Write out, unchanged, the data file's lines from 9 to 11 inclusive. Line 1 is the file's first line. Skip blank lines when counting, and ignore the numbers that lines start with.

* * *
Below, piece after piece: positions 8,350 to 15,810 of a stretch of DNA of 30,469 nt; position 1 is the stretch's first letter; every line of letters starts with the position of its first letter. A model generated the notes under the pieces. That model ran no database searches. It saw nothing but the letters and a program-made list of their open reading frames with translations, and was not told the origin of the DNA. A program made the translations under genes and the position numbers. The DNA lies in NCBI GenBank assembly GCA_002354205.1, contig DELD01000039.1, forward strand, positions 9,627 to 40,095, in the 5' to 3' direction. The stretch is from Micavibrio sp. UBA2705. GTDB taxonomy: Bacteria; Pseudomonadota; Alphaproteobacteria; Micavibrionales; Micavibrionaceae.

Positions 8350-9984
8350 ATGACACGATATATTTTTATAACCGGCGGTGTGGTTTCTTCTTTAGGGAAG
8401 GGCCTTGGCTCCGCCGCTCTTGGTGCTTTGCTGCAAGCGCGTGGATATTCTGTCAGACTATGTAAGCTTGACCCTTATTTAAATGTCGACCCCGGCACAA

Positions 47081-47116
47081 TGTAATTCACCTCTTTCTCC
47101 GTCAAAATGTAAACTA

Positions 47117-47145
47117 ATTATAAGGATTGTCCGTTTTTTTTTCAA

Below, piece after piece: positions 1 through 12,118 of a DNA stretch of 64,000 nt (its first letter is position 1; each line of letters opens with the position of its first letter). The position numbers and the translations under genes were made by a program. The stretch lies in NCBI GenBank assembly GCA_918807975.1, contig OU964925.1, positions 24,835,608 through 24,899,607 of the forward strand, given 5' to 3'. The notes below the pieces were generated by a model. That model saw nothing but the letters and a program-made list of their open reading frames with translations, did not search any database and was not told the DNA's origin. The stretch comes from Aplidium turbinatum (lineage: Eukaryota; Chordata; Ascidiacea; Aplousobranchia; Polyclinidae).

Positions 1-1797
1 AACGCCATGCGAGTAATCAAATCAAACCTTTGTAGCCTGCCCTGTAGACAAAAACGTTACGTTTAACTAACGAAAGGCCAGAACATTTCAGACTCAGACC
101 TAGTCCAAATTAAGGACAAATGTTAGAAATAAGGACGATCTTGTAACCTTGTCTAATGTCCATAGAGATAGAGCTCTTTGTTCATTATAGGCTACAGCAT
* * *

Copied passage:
47117 ATTATAAGGATTGTCCGTTTTTTTTTCAA

Below, piece after piece: positions 1 through 12,118 of a DNA stretch of 64,000 nt (its first letter is position 1; each line of letters opens with the position of its first letter). The position numbers and the translations under genes were made by a program. The stretch lies in NCBI GenBank assembly GCA_918807975.1, contig OU964925.1, positions 24,835,608 through 24,899,607 of the forward strand, given 5' to 3'. The notes below the pieces were generated by a model. That model saw nothing but the letters and a program-made list of their open reading frames with translations, did not search any database and was not told the DNA's origin. The stretch comes from Aplidium turbinatum (lineage: Eukaryota; Chordata; Ascidiacea; Aplousobranchia; Polyclinidae).

Positions 1-1797